Wednesday, May 2, 2012

The frugal student.

So, I realize I'm not a college student anymore, but I was for seven semesters, and I was a very frugal one at that. I was the girl with Excel spreadsheets of every expense and income, categorized and sorted by month. Oh, you did that, too? Glad I'm not the only one. (Ha!) Today, I thought I'd share some money-saving tips I learned as a student, and maybe later I'll do a post-grad edition.

I wish this had been my college budget! | Source: via Sandra on Pinterest 

Full disclosure: I was blessed to have parents who were willing to cover my rent and to attend a school that thought I deserved a lot of scholarships, so I'll admit: I don't know what it's like to pay my own tuition. I'm sure these tips will not be adequate for those who find themselves facing thousands of dollars of bills each month. However, these tips did help me comfortably pay for my travel costs, sorority expenses, entertainment, books and clothes during college, so hopefully you'll find at least some useful.

1. Do not buy textbooks. I repeat: DO NOT BUY TEXTBOOKS. Why? a) I know you're probably not going to read them anyway, b) If you're a history major, like I was, probably 85 percent of your assigned books can be found in your university library for free, and c) Why buy when you can rent? Sites like are easy to use and carry pretty much any book you would ever need. Obviously, the biggest benefit of any textbook rental company is that you save money by not buying the book. Campus Book Rentals is especially convenient because it offers free shipping. As someone who really likes snail mail, I know how astronomical shipping costs can be. But when you rent a book from Campus Book Rentals, they provide you with a prepaid return envelope. How cool is that? As if you needed more convincing, each book you rent with Campus Book Rentals provides a donation for Operation Smile. Doesn't doing good while you save money make you happy?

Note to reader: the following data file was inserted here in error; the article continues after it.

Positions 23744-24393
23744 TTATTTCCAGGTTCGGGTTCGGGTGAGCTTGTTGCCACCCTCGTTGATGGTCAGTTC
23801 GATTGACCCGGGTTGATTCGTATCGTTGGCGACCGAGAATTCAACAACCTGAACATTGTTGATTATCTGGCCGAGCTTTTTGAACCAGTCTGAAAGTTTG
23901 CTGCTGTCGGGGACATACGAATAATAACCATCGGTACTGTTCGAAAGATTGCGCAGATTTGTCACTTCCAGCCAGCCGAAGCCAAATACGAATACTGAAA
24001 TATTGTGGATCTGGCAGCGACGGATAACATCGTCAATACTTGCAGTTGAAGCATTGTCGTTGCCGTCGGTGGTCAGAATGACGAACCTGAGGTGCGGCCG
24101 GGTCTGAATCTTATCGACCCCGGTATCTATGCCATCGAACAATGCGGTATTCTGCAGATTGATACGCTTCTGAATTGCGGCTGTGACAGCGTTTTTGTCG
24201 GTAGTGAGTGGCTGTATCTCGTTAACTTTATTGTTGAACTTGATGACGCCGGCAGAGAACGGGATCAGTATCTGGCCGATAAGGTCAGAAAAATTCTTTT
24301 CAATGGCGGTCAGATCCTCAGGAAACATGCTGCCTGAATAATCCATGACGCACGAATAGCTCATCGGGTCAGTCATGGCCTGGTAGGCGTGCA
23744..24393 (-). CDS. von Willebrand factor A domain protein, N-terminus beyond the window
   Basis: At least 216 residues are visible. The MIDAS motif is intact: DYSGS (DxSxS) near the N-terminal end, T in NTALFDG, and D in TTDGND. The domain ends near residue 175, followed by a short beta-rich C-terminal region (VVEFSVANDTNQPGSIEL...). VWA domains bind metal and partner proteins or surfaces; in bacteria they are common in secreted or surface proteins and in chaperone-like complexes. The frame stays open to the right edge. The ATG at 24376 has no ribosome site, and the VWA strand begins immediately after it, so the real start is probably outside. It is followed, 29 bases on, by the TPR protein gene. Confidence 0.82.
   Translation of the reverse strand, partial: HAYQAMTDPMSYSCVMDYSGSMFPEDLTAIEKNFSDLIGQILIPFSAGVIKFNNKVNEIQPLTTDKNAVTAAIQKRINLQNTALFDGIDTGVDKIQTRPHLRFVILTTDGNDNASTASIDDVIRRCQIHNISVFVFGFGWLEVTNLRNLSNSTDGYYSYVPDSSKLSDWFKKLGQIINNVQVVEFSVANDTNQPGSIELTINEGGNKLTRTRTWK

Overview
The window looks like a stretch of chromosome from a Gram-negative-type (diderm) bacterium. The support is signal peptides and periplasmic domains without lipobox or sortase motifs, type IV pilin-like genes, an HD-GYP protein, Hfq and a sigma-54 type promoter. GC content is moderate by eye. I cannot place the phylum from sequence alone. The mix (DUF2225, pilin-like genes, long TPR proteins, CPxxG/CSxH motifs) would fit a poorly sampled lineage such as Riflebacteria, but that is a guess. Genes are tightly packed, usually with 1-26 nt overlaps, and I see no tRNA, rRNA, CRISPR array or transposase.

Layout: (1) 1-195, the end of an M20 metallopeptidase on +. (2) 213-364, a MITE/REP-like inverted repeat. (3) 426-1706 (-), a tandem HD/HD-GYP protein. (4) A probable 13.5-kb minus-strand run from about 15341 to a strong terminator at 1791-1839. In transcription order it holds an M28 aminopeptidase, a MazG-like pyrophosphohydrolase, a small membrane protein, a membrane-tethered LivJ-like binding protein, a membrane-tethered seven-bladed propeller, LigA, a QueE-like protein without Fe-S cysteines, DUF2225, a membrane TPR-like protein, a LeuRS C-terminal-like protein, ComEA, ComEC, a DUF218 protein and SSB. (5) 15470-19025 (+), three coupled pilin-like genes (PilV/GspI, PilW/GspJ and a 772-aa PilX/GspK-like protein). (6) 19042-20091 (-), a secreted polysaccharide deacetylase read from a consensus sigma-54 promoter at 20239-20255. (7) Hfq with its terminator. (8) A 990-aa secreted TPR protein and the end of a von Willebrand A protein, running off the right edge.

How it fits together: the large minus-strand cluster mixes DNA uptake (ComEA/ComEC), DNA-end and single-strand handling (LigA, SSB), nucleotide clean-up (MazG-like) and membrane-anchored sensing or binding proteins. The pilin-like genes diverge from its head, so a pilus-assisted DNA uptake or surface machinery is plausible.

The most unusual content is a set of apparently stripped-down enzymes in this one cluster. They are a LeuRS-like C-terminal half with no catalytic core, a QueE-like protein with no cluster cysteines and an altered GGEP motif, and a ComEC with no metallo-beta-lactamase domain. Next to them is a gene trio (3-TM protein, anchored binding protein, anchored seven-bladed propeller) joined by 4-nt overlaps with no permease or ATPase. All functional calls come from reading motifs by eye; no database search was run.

2. Sign up for rewards programs. I'm not talking about retail credit cards that charge you fees. I'm talking about free rewards programs offered at most eating and retail establishments. We all know the Starbucks Rewards program is my favorite, but restaurants like Panera, Flying Star Cafe and a lot of local eateries offer similar programs. Some places will also have buy nine, get one free deals, etc. Take advantage of them!

3. On that note, register for frequent flyer miles. Why wouldn't you? Even if you don't think you travel enough, go ahead and get a frequent flyer number. It's free, and hardly any extra work at all; just enter your number when you buy your flight and they do all the work for you. I've gotten at least one free round-trip flight per year on Southwest since I became a Rapid Rewards member. Trust me, it's the best!

4. This probably should have been the first piece of advice, but I hope it's pretty obvious: Make a budget. And stick to it! You can use Excel like I did, or there are lots of apps out there for your computer and/or phone that help track your expenses. I use SimpliBudget now, which (fun fact!) was designed by my landlord.

5. Another thing I hope I don't have to say, but: Make good choices with your money. If you buy a $100 dress that you're only going to wear once, that's $100 you can't spend on anything else. If you choose to eat out seven times in one week, then that's less money you have to pay cover at the bar next Saturday. If you are careless with your money, you'll soon realize you don't have enough to go around.

Source: via Katie on Pinterest

6. That being said, don't buy clothes that aren't on sale. If you don't have a coupon or it's not on sale, it can wait. Seriously, I can't remember the last piece of clothing I bought for full-price (unless it was from Forever 21, in which case it was only $6 to begin with). You can always try Googling coupons for specific stores if you're really dying to buy something.

7. And finally, utilize social media to find deals. My sorority sister introduced me to a ton of great blogs that spotlight discounts, coupons and even free giveaways. Some of my favorites include Fantabulously Frugal, Who Said Nothing in Life is Free? and The Krazy Coupon Lady. There are also Twitter accounts that share discounts, like @AmazonKindle, which tweets daily deals on e-books. (I even get their tweets sent to my phone.)

Well, thanks for reading my super-long post! I hope at least some of the tips were helpful, whether you're a student or not. Toodles!

The fine print: This post was sponsored by Campus Book Rentals, but all opinions are—of course!—my own.


Carenpants said...

Lots of great tips! You know I love a good deal and am extremely cheap (in a good way!) I'm loving the sites you recommended, very useful! I've gotten all my textbooks through the bookstore and it is such a rip off, I'm never doing it again. I think you could make this a weekly thing if you didn't already have so many other good things going on!

Jill said...

Textbooks are the biggest ripoffs! One trick I learned is to buy older editions. 99% of the times they're exactly the same and they cost so much less.